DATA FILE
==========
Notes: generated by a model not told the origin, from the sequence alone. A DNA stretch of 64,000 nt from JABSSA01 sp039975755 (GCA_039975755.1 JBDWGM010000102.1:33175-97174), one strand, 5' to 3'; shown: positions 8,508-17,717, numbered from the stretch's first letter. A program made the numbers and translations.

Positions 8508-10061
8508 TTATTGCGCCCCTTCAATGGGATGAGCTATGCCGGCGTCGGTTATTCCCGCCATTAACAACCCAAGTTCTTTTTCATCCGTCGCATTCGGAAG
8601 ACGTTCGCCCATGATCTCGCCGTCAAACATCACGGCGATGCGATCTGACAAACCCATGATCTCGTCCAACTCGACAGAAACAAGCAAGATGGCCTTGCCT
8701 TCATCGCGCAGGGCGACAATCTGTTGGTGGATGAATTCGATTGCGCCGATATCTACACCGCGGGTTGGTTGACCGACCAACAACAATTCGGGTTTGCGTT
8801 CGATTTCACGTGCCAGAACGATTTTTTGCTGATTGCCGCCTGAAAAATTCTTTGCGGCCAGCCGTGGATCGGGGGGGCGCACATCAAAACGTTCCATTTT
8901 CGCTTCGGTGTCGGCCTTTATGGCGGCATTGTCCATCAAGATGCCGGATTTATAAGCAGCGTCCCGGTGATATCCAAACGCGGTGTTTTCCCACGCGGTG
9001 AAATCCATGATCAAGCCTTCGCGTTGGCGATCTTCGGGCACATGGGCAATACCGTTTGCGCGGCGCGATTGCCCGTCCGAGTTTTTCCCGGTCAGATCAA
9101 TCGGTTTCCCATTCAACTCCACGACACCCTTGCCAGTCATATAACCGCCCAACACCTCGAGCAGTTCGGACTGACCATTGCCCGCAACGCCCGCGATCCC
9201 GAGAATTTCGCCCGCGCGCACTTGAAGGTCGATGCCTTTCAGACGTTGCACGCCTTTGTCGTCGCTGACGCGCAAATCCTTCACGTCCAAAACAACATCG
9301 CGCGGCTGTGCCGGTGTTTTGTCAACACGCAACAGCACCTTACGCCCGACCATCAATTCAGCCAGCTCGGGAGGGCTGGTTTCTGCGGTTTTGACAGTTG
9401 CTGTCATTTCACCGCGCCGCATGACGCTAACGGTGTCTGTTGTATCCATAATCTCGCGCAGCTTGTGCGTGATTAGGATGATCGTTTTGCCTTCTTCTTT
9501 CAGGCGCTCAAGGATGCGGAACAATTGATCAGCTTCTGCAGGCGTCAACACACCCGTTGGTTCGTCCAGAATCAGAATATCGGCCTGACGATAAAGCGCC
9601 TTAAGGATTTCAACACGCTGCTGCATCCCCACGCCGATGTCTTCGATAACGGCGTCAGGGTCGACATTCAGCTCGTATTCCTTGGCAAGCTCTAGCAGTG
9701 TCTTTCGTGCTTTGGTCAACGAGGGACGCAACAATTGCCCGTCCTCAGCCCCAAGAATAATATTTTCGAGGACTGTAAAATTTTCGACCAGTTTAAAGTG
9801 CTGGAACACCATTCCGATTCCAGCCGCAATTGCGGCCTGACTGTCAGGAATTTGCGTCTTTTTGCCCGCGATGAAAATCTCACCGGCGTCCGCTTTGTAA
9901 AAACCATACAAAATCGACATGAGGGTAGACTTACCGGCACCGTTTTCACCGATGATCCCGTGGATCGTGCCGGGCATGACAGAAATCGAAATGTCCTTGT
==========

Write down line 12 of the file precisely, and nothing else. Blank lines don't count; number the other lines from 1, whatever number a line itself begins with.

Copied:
9401 CTGTCATTTCACCGCGCCGCATGACGCTAACGGTGTCTGTTGTATCCATAATCTCGCGCAGCTTGTGCGTGATTAGGATGATCGTTTTGCCTTCTTCTTT